3. Atkinson, Michael. "The Last Warning". San Francisco Silent Film Festival. Archived from the original on November 17, 2016.
  4. Soister, Nicolella & Joyce 2014, p. 311.
  5. Conrich 2004, p. 47.
  6. "The Last Warning at the Klaw Theatre". Playbill. TotalTheater. ISSN 0551-0678. Archived from the original on November 20, 2018.
  7. Bernstein, Adam (September 8, 2007). "Writer Madeleine L'Engle, 88; Author of 'A Wrinkle in Time'". The Washington Post. Archived from the original on November 20, 2018.
  8. Soister 2001, p. 29.
  9. Soister 2001, p. 20.
  10. "Stage and Screen". Hartford Courant. Hartford, Connecticut. January 24, 1929. p. 13 via
  11. Soister 2001, p. 30.
  12. Soister 2001, p. 32.
  13. Soister 2001, p. 22.
  14. Soister, Nicolella & Joyce 2014, p. 312.
  15. Soister 2001, p. 18.
  16. Shaffer, George (June 26, 1928). "'Phantom of Opera' Sets Dug Up for New Spook Film". New York Daily News. New York City. p. 30 via
  17. Conrich 2004, p. 44.
  18. Soister 2001, p. 33.
  19. "The Last Warning". Chillicothe Constitution-Tribune. Chillicothe, Missouri. December 18, 1928. p. 3 via
  20. "Wareham Theater Program". The Manhattan Mercury. Manhattan, Kansas. December 17, 1928. p. 2 via "Christmas Special: "The Last Warning" with Laura La Plante
  21. "Carl Laemmle, Jr., Earns Signal Promotion For One of his Years". Detroit Free Press. Detroit, Michigan. December 23, 1928. p. 43 via
  22. "Association Show Booked; 'Last Warning' Coming". The Register-Guard. Eugene, Oregon. January 5, 1929. p. 5 via
  23. Petrie 2002, p. 189.
  24. Hall, Mordaunt (January 7, 1929). "THE SCREEN; A Nonchalant Sleuth. Who Is the Killer? Giddy Comedy. The Noble Count". The New York Times. New York City.
  25. Dickstein, Martin (January 13, 1929). "Slow Motion". Brooklyn Daily Eagle. Brooklyn, New York. p. E-3 via
  26. ""Last Warning" A Pantages Feature". Los Angeles Times. Los Angeles, California. January 8, 1929. p. 11 via
  27. Thirer, Irene (January 6, 1929). ""The Last Warning" Fine Mystery Stuff". New York Daily News. New York City via
  28. "Audience Enjoys Mystery Picture". The Montana Standard. Butte, Montana. December 15, 1929 via
  29. Silverman, Sid (January 9, 1929). "The Last Warning". Variety. Penske Media Corporation. p. 44.
  30. ""The Last Warning" A Chilling Mystery Thriller". Chillicothe Constitution-Tribune. Chillicothe, Missouri. February 23, 1929. p. 4 via
  31. "Fannie Brice in "My Man"". Billings Gazette. Billings, Montana. March 17, 1929. p. 7 via
  32. "The Last Warning – Universal". Photoplay. Macfadden Publications. February 1929. p. 76. ISSN 0732-538X.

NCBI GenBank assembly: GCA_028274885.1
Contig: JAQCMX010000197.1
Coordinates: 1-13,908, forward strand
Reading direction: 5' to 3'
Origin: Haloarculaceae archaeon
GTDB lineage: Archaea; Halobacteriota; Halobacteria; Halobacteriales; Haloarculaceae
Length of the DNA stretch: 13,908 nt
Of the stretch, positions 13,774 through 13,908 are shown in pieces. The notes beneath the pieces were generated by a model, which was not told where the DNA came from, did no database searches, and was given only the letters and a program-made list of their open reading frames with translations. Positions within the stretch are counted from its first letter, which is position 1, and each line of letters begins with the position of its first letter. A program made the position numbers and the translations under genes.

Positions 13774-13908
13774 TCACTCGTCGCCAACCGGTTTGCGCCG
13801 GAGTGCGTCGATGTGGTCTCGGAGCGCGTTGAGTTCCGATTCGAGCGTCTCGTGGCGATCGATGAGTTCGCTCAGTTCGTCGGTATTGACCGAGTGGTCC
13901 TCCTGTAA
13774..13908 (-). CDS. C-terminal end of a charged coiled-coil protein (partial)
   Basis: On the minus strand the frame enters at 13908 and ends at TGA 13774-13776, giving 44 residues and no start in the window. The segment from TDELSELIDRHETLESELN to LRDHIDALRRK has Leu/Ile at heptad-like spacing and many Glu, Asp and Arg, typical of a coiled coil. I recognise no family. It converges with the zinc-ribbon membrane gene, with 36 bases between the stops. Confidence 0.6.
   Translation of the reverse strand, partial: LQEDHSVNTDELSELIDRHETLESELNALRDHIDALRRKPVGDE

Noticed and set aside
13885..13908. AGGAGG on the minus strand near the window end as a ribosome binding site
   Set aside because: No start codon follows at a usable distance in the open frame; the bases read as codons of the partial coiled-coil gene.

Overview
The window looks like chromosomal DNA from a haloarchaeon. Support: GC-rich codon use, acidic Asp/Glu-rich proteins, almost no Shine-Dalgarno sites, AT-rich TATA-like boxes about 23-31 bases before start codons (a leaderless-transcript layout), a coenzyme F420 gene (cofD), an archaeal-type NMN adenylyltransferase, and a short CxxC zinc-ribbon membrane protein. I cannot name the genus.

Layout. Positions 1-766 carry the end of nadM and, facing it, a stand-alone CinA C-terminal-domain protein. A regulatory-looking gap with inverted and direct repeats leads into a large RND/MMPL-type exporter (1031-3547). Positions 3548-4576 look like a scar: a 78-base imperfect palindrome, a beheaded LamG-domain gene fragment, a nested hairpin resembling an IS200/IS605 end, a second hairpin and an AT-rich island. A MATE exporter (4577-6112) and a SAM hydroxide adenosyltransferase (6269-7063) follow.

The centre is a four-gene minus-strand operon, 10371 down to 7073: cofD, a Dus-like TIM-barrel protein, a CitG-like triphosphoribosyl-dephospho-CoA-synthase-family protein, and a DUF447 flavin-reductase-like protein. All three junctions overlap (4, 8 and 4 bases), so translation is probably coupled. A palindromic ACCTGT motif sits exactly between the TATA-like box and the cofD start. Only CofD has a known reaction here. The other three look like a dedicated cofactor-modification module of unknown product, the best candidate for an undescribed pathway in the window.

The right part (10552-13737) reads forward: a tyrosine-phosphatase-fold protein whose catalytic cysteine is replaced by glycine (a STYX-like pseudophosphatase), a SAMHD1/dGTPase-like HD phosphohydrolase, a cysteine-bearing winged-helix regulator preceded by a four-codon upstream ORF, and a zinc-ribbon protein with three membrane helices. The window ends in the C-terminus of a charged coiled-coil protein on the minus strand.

33. Maltin, Green & Edelman 2010, p. 365.
  34. Petrie 2002, p. 215.
  35. Petrie 2002, pp. 215–216.
  36. "Universal Pictures restores silent film, The Last Warning, Honoring the Studio's rich history and cultural legacy". PR Newswire. June 3, 2016. Archived from the original on July 16, 2016.
  37. Horak, Jan-Christopher (September 30, 2016). "Cinecon 52". UCLA Film & Television Archive. University of California, Los Angeles. Archived from the original on November 20, 2018.
  38. Dillard, Clayton (June 5, 2019). "Review: Paul Leni's The Last Warning on Flicker Alley Blu-ray". Slant Magazine. Archived from the original on June 8, 2019.
  39. "The House of Fear (1939)". AllMovie. AllRovie. Archived from the original on July 17, 2012.


  • Conrich, Ian (2004). "Before Sound: Universal, Silent Cinema, and the Last of the Horror-Spectaculars". In Price, Stephen (ed.). The Horror Film. Rutgers, New Jersey: Rutgers University Press. pp. 40–57. ISBN 978-0-813-53363-6.
  • Maltin, Leonard; Green, Spencer; Edelman, Rob (2010). Leonard Maltin's Classic Movie Guide. New York: Plume. ISBN 978-0-452-29577-3.
  • McCaffrey, Donald (1999). Guide to the Silent Years of American Cinema. Reference Guides to the World's Cinema. Santa Barbara, California: Greenwood Publishing Group. ISBN 978-0-313-30345-6.
  • Petrie, Graham (2002). Hollywood Destinies: European Directors in America, 1922-1931 (Revised ed.). Detroit, Michigan: Wayne State University Press. ISBN 978-0-814-32958-0.
  • Soister, John T. (2001). Of Gods and Monsters: A Critical Guide to Universal Studios' Science Fiction. McFarland. ISBN 978-0-786-40454-4.
  • Soister, John T.; Nicolella, Henry; Joyce, Steve (2014). American Silent Horror, Science Fiction and Fantasy Feature Films, 1913–1929. Jefferson, North Carolina: McFarland. ISBN 978-0-786-48790-5.